Israel Extends Visa of Gay Iranian Poet Payam Feili

Feili Iran Poet LGBT Israel
Feili, in an undated photo, has had his stay in Israel extended amid fears of persecution if he was to return home. YouTube screengrab

Israel has extended the visa of a gay Iranian poet until October as he seeks permanent refuge in the country, he told Newsweek on Sunday.

Payam Feili fled Iran because of his sexuality, moving to Turkey and then traveling to Israel where his novella “I Will Grow, I Will Bear Fruit...Figs” was performed as a play in Hebrew at a poetry festival in Tel Aviv in December 2015.

The 30-year-old received a three-month visa when he first arrived in Israel, but as it was coming to an end, he issued a plea for permanent residence. Israel has now offered Feili a reprieve in the form of an extension until October, when he will have an interview to extend his stay even further.

“I am celebrating everything, everyday,” he says. “But of course I am happy that my process is continuing.”

When asked if he hopes he will be permitted to live in Israel permanently, he says: “Not hope, I am sure. Iran was a country I had to run away from, but here is a place I feel I can always stay.”

Feili’s life in Israel as a gay man will surely be easier than it was in the Islamic Republic, where homosexuality is outlawed. In prior interviews, he has detailed how he was castigated by Iranian hardliners, who published articles accusing him of immorality as well as criticizing his work with an Israeli to translate his novella into Hebrew. The Israeli coastal city of Tel Aviv is an LGBT hotspot in the Middle East. But, even so, the poet acknowledges that building a life in his new home won’t be easy.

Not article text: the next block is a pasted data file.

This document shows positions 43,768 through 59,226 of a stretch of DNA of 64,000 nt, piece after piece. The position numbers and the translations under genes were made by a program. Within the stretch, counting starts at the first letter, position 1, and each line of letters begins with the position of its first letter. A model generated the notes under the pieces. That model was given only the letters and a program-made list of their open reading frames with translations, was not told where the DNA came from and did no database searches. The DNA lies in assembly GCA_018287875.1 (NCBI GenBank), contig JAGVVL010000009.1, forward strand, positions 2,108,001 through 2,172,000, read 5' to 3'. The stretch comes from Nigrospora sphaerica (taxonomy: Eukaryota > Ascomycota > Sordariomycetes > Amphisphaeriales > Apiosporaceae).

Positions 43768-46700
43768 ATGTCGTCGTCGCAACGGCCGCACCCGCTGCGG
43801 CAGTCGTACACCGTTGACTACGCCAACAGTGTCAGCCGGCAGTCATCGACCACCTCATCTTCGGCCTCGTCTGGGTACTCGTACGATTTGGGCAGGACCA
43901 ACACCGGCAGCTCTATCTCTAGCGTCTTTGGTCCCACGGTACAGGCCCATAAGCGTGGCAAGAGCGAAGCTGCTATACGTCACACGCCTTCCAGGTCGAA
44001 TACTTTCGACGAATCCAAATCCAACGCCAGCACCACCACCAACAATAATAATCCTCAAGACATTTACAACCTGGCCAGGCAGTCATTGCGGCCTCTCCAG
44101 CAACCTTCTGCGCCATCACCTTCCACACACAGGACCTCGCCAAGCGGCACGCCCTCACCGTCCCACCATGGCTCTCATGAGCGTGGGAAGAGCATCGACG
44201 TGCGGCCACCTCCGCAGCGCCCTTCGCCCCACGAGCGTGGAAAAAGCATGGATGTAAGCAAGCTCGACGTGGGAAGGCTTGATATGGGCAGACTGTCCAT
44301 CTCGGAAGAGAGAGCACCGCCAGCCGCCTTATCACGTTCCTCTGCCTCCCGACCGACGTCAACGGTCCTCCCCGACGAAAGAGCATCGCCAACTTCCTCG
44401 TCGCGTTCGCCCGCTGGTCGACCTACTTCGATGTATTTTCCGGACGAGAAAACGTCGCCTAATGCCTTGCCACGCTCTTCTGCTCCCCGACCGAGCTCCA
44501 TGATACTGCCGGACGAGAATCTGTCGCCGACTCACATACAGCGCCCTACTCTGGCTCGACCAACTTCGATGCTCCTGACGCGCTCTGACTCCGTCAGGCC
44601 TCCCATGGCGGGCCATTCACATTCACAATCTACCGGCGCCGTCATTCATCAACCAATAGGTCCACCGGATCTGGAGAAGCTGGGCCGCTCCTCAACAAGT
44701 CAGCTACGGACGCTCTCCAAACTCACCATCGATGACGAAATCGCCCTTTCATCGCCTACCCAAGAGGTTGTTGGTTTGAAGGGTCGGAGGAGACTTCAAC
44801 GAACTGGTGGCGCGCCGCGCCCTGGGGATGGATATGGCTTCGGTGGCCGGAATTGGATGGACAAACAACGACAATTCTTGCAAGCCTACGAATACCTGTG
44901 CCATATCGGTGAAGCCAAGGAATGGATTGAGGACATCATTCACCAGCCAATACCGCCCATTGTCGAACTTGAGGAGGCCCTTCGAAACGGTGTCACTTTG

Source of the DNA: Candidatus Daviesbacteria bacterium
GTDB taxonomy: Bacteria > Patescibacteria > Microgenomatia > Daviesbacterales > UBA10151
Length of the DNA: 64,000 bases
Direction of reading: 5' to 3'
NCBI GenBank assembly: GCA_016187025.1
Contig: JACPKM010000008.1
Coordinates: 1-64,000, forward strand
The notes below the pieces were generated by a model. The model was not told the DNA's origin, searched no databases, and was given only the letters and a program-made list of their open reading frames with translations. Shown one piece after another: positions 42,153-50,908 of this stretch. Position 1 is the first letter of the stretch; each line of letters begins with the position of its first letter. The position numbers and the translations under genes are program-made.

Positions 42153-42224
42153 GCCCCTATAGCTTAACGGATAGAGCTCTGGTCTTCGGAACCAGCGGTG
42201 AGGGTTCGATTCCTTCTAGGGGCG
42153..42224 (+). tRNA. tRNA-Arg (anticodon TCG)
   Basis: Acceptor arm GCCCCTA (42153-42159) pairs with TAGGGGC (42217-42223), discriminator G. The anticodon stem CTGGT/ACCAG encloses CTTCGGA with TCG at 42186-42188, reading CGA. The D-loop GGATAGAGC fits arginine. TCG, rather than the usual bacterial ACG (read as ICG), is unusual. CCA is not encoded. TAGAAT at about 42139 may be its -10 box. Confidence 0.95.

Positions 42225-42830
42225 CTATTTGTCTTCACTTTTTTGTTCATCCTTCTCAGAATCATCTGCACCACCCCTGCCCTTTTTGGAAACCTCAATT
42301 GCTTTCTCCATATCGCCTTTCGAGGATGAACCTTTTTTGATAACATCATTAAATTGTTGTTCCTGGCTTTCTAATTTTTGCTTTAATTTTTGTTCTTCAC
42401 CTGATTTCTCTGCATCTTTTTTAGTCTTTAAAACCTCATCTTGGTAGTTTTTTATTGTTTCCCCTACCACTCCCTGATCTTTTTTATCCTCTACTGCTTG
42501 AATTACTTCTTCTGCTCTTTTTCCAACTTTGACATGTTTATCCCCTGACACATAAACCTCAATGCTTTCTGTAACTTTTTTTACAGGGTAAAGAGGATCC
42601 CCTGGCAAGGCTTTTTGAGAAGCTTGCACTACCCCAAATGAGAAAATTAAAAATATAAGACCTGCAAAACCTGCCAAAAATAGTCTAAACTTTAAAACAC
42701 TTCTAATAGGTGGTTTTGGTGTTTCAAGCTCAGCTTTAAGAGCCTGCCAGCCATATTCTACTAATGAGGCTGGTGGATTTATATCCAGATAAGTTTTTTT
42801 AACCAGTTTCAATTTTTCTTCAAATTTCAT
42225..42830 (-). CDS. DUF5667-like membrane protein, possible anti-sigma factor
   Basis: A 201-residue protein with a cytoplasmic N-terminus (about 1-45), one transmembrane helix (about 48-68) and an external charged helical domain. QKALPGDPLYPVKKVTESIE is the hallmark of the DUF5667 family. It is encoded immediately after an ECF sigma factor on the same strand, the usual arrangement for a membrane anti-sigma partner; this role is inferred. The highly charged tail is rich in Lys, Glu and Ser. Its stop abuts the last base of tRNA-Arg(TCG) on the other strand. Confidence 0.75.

“Of course it is not easy, because of many reasons, especially for someone who has to start from scratch,” says the man with a Star of David tattooed on his neck, which he had inked during his time in Turkey. “It is not easy for me, but at the same time it is a fantasy for me. I will do it. I don’t feel the hardship much. I rather see its beauty.”  

In Iran, gays and lesbians can face severe punishments such as lashings or even death sentences. In 2011, three Iranian men charged with being homosexual were executed by hanging.

Former Iranian President Mahmoud Ahmadinejad famously said in a 2007 speech in New York that “in Iran, we don’t have homosexuals like you do in your country. This does not exist in our country.”

Still, Israel is not completely immune to intolerance towards the LGBT community. Last July, at a gay pride march in Jerusalem, a religious ultra-Orthodox Jewish man stabbed six people, killing one teenage girl, Shira Banki, in the worst incident of homophobic violence in the country for a decade.